The Impact of New Requirements and Guidance for AI Governance

On March 28, 2024, the U.S. Office of Management and Budget (“OMB”) released OMB Memorandum M-24-10, titled “Advancing Governance, Innovation, and Risk Management for Agency Use of Artificial Intelligence.” OMB issued this Memorandum pursuant to President Biden’s October 30, 2023, Executive Order concerning Artificial Intelligence (“AI”) (which I previously addressed in a prior article). The OMB Memorandum sets federal agency “requirements and guidance for AI governance, innovation, and risk management,” as well as “specific minimum risk management practices.”

The OMB Memorandum has no legal effect on the private sector; however, it may be a sign of things to come in the near future. The Executive Order provided the U.S. Department of Labor a deadline of April 27, 2024, to publish “principles and best practices for employers that could be used to mitigate AI’s potential harms to employees’ well-being and maximize its potential benefits.” The OMB Memorandum likely hints at what we may expect from the Department of Labor at the end of this month.

Under the OMB Memorandum, a wide array of AI uses in the employment context are automatically presumed to be “rights-impacting,” which means they are subject to detailed minimum risk management processes. The OMB Memorandum even defines “rights-impacting AI” to include AI whose output has a legal, material, binding, or similarly significant effect on an individual’s employment. The OMB  Memorandum includes a broad list of AI uses that are presumed to be “rights impacting.”  These include:

  • Conducting biometric identification for one-to-many identification in publicly accessible spaces (e.g., facial recognition software in public places);
  • Detecting or measuring emotions, thought, impairment, or deception in humans; and
  • Replicating a person’s likeness or voice without express consent.

The automatic presumption that AI used to detect or measure “emotions, thought, impairment, or deception in humans” is “rights-impacting” is significant given the litigation presently pending in the U.S. District Court for the District of Massachusetts, where an individual brought suit against CVS alleging it used this type of AI system as part of its hiring process in violation of Massachusetts state law. Be sure to stay tuned here on developments in Baker v. CVS Health Corp., et al., C.A. No. 23-cv-11483-PBS.

As for the OMB Memorandum, the most pertinent language to the employment context is that AI applications are automatically presumed to be “rights-impacting” if they are used (or are expected to be used) “to control or significantly influence the outcomes” of the following:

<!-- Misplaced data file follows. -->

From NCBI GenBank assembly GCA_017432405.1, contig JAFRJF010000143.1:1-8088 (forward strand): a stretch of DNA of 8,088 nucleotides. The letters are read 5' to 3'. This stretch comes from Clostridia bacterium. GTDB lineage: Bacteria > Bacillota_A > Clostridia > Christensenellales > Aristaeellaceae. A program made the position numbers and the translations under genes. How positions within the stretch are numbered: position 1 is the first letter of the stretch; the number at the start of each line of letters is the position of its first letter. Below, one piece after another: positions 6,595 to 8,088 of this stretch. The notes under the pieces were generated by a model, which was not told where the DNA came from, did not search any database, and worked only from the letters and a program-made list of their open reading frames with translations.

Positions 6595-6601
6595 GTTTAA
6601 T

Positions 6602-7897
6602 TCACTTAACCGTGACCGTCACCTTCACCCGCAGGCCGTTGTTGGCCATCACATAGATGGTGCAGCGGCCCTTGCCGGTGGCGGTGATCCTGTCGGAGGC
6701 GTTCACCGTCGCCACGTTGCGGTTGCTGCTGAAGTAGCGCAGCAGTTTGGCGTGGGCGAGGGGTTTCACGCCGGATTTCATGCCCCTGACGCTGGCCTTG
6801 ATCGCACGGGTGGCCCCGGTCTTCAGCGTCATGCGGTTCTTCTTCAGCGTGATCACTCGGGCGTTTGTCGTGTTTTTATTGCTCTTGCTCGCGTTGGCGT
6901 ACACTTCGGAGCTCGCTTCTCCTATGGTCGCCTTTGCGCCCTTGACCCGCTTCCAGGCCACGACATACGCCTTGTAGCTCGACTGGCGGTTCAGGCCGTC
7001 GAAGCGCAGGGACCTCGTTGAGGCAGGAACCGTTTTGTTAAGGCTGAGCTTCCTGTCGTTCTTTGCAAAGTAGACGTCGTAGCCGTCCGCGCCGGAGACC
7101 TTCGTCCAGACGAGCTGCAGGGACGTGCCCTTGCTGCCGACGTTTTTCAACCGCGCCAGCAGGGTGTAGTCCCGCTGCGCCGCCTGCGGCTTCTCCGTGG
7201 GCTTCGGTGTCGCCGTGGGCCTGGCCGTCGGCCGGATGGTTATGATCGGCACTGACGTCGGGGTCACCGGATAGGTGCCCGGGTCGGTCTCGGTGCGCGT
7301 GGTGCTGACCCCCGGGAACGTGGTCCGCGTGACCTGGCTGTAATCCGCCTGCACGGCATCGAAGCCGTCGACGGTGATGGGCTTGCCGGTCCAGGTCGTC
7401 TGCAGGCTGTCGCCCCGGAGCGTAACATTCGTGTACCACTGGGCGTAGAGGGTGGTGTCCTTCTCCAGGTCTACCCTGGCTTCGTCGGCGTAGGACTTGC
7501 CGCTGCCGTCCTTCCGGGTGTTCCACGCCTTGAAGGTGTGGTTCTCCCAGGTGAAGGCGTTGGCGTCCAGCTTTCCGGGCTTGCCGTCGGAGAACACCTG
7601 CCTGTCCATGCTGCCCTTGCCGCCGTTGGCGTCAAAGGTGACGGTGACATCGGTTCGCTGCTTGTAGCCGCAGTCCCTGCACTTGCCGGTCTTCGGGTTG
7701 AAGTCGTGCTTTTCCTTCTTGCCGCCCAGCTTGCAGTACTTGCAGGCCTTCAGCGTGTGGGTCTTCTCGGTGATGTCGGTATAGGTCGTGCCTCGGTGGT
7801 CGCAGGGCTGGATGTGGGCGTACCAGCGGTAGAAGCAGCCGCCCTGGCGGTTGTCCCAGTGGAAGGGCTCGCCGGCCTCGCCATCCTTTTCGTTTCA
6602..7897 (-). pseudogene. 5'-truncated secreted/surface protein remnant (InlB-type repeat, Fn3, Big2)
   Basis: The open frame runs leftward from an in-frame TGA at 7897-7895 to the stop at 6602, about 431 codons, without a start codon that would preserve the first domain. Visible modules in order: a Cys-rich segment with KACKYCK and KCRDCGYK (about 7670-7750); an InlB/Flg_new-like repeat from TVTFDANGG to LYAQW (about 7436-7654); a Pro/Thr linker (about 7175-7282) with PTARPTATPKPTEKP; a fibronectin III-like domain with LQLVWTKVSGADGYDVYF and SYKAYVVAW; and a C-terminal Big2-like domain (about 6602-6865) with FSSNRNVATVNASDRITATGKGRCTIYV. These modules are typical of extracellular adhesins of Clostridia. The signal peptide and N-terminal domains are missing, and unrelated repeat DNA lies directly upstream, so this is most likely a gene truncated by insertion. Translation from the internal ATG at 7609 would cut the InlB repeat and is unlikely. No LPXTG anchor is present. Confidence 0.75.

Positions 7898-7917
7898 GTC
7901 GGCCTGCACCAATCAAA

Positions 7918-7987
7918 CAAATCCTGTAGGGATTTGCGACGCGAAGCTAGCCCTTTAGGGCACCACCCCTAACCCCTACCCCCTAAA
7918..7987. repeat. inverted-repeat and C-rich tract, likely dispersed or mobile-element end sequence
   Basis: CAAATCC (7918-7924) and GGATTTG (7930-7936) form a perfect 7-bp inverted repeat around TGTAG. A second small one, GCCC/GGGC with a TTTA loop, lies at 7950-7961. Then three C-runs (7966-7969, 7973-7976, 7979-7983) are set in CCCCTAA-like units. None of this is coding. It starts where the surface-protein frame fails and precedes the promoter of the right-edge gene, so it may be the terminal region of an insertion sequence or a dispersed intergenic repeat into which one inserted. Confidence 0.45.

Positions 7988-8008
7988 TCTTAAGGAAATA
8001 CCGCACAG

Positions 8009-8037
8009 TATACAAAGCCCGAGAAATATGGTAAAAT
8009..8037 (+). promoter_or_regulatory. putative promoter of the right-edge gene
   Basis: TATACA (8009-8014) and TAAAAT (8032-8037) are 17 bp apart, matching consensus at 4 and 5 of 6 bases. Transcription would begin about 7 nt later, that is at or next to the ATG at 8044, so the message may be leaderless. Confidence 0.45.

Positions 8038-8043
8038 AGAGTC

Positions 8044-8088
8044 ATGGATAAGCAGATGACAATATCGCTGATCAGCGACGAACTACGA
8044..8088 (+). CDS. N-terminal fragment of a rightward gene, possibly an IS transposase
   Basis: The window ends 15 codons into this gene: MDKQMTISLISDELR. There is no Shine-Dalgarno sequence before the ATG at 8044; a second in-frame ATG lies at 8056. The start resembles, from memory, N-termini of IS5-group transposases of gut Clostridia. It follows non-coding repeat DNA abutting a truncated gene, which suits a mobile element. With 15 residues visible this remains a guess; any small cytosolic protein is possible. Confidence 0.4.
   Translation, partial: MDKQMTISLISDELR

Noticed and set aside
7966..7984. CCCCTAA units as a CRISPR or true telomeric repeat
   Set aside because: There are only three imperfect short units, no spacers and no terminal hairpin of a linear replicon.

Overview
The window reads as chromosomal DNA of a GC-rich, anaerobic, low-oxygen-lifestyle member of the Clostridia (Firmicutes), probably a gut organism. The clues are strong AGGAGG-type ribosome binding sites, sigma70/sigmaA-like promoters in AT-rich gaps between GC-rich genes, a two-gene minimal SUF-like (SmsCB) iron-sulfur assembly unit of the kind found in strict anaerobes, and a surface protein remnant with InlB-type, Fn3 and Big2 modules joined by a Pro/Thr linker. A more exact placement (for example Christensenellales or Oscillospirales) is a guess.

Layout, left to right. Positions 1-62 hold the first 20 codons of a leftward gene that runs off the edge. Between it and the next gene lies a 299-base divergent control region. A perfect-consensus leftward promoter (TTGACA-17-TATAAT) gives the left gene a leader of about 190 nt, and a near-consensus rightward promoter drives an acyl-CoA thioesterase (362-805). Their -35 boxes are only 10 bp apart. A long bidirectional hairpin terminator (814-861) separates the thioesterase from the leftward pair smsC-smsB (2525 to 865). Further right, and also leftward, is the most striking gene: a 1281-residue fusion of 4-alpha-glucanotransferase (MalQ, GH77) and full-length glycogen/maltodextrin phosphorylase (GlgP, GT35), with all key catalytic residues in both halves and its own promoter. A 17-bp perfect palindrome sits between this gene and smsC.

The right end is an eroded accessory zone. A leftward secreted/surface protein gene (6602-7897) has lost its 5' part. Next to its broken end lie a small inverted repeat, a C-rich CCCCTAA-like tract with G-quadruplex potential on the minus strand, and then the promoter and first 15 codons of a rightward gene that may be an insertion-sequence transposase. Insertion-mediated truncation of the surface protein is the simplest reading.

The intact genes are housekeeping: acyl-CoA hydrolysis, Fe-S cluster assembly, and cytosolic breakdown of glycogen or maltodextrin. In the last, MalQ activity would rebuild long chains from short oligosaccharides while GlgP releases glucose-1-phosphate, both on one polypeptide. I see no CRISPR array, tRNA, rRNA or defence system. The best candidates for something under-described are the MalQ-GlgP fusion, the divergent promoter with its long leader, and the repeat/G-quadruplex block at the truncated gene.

• Determining the terms or conditions of employment, including:
    • Pre-employment screening;
    • Reasonable accommodation determinations;
    • Pay or promotion;
    • Performance management;
    • Hiring or termination; or
    • Recommending disciplinary action;
  • Performing time-on-task tracking; or
  • Conducting workplace surveillance or automated personnel management.

The OMB Memorandum therefore covers a vast array of AI systems and their respective uses in the workplace.  Since this governs public sector usage at the federal level, it has no effect on utilizing AI in the private sector – for now.  That may very well change in the weeks and months to come. Private sector employers using (or considering the use of) AI would be wise to evaluate their present use of AI and ensure whether it comports or conflicts with the OMB Memorandum.

A company’s AI use policy therefore should be reviewed to align with the information outlined in the OMB Memorandum. If your company does not yet have a documented AI use policy, then it is high time you are prepared. Whether businesses want to believe it or not, AI is here to stay and its use in the workplace is becoming commonplace. The use of AI systems in the workplace is up 62% from November 2022, and more than two-thirds of polled employees acknowledged using AI systems like ChatGPT for work-related tasks without their manager’s knowledge. RIW is ready, willing, and able to set you and your business up for success by preparing, or updating, a written and robust AI policy that meets this ever-changing landscape.


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